Does it Run, Run, Run? The Rusty Car Dilemma

“Sorry. Sorry.”

The Cambodian pleaded with his eyes, his palms pressed together in prayer position, subserviently bowing his head. He reminded me of an abused dog who had just pooped in his master’s bed. As if he couldn’t be responsible for his actions. But I couldn’t forgive him. I wanted to slap him. Just like the police had slapped him. But I didn’t. Instead I swore under my breath and walked away, $120 poorer.

It was all Eduardo’s fault. Really. Just after picking up the Suzuki jeep, he had muttered: “Cheap things always turn out to be expensive.” He jinxed it. Sure, at $20 a day, it really was a cheap car. And perhaps it did look pretty beat up. But to drive around Koh Samui island, would you really need anything better?

Perhaps a car that didn’t leak gas?


We returned the white jeep within an hour of renting it. The rental guy was furious.

“You are not supposed to fill the tank, you know.”


“I don’t think you know how to drive,” he continued. “What kind of moron fills a tank completely?”

“That’s not true,” we tried. “Gasoline tanks are not supposed to leak, even if they are full. It’s dangerous.”

The rental guy’s face turned red with anger. He started screaming and waving his hands, swearing and calling us names. At one point he even threatened to kill us.

“Look, we just want another car.”

Finally, he said: “OK.”

“And we want you to transfer the gas we just bought to the new car.”

“That’s impossible! You take the new car, I keep the gas.”

Impossible? This is Thailand. It’s not even impossible in the US.

After another two hours of arguing, and threatening to call the police, he finally conceded.


Car number two was like an octogenarian on an oxygen machine. The first little hill proved too much for the rusty red monster. Huffing and puffing, it inched up the small incline for a few minutes. Then it stopped.

“It’s rolling backwards!” groaned Eduardo.

Yes, it was. The breaks didn’t work.


Back to the rental guy.

This time, he sent a colleague. After agreeing to pay $10 more for a newer car, the half tank of gas was transferred without questions. And a smile. Finally, we drove away happily in a normal car, looking forward to an easy day’s drive.

The newish Chevy flew up hills, roared down mountains, and cooled us with luxurious AC. With this 21st century car, we visited waterfalls and beaches, lunched in faraway villages, and even found a french baker that captured my mother-in-law’s heart. Life was good again.


BANG. Screech. Rattle. Eek.

Looking behind us, a guy was lying on the street, his moped smashed. Had we run him over?

But no one had crossed in front of the car. We had neither swerved, turned or stopped. Where had he come from? How could we have hit him?

The Cambodian brushed off his pants and got up. Thankfully, he was fine. But he pointed to the smashed basket on his bike and smiled sadly. Would we give him some money to fix it? Sure. Why not. But could he tell us what had happened? Where had he come from? How could we have ran into him if we were just going straight?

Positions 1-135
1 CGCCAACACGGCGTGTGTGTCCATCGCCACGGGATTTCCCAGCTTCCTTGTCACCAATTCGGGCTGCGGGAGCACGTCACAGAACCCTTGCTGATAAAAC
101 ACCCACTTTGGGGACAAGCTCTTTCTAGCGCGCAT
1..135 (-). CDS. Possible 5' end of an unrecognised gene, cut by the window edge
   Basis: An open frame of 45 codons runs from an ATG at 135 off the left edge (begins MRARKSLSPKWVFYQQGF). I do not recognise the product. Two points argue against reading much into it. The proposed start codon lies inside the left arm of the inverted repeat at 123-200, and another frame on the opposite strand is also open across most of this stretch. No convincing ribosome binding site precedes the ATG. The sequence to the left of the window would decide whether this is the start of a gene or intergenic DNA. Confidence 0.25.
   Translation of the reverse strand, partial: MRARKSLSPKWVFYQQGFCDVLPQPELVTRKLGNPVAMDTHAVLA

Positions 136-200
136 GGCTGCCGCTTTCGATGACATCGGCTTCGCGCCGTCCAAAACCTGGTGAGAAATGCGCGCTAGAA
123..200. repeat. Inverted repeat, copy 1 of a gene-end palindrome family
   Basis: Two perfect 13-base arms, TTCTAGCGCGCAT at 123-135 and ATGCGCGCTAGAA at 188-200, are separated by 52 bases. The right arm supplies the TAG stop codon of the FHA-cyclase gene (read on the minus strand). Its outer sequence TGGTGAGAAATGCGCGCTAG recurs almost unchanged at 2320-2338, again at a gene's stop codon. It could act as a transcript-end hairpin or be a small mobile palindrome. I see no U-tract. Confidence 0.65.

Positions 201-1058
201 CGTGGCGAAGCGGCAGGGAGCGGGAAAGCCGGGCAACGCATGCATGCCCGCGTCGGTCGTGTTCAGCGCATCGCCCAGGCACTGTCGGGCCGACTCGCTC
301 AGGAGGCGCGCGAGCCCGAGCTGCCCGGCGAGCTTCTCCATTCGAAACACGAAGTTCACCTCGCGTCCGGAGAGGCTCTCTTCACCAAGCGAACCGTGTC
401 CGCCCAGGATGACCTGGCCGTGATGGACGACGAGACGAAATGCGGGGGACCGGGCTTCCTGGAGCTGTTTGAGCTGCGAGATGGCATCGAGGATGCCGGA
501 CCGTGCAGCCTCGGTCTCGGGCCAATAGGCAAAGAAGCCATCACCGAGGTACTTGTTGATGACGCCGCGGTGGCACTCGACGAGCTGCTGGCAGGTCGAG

He spoke no English, but the smell of his breath told us what we needed to know. Alcohol.

So we hadn’t crashed into him; he had run into us. With a closer look at the car, we noticed that one tail light was smashed and the fender was scratched. How were we supposed to return this car to that lunatic renter? He would kill us.

“Sorry, sorry,“ said our Cambodian friend and got up on his bike to leave.

“Oh no. No, no. You have to wait until the police gets here.”

We needed a police report.


But the police was no big help.

“This guy is poor. He has no money. You will have to pay for the damages.”

But we hadn’t done anything. It was not our damage to pay.

“Don’t you have insurance?”

Yes. We have travel insurance. But to get reimbursed we still needed a police report.

“Sorry, sorry,” said the Cambodian, and tried to walk away. Every time no one was looking, he eased towards the door. Clasping his hands and bowing to us, he staggered out of the police station. But every time he tried to escape, we turned him around. “No, no. You can’t leave just yet.”


Hours later, with the police report in our hands, the police let him go – curiously together with us, and the furious rental guy.

“Where do you work?” he screamed in falsetto at the poor Cambodian as we drove back to accident site. He needed to find the guy’s boss, to deduct the damages from his salary.

The Cambodian muttered this and muttered that, trying one lie after another. Suddenly, the rental guy stepped out of the car, opened the back door and started punching the Cambodian’s face.

“No! Don’t hit him,” we pleaded. It helped for a few minutes, until the Cambodian tried to escape again. Then he was beaten again.


Even the police slapped him. Here was a man, living illegally in Thailand. He had no work, no money, no citizenship. His only escape from misery was evidently a bottle of cheap liquor.

“Sorry, Sorry,” he kept pleading with his puppy-dog eyes.


In the end, we ended up splitting the damage with the rental guy. The Cambodian really was dirt poor. And he was pitiful. Under normal circumstances I would have felt sorry for him. But spending an entire evening in a police station with the crazy rental guy and this excuse for a man who was going to walk away scot-free, that made me mad.

“Sorry, sorry,” he said as he walked out the door, his face slightly bruised.

I could have slapped him.

Cambodian guy in Koh Samui Police Station

Cambodian guy in Koh Samui Police Station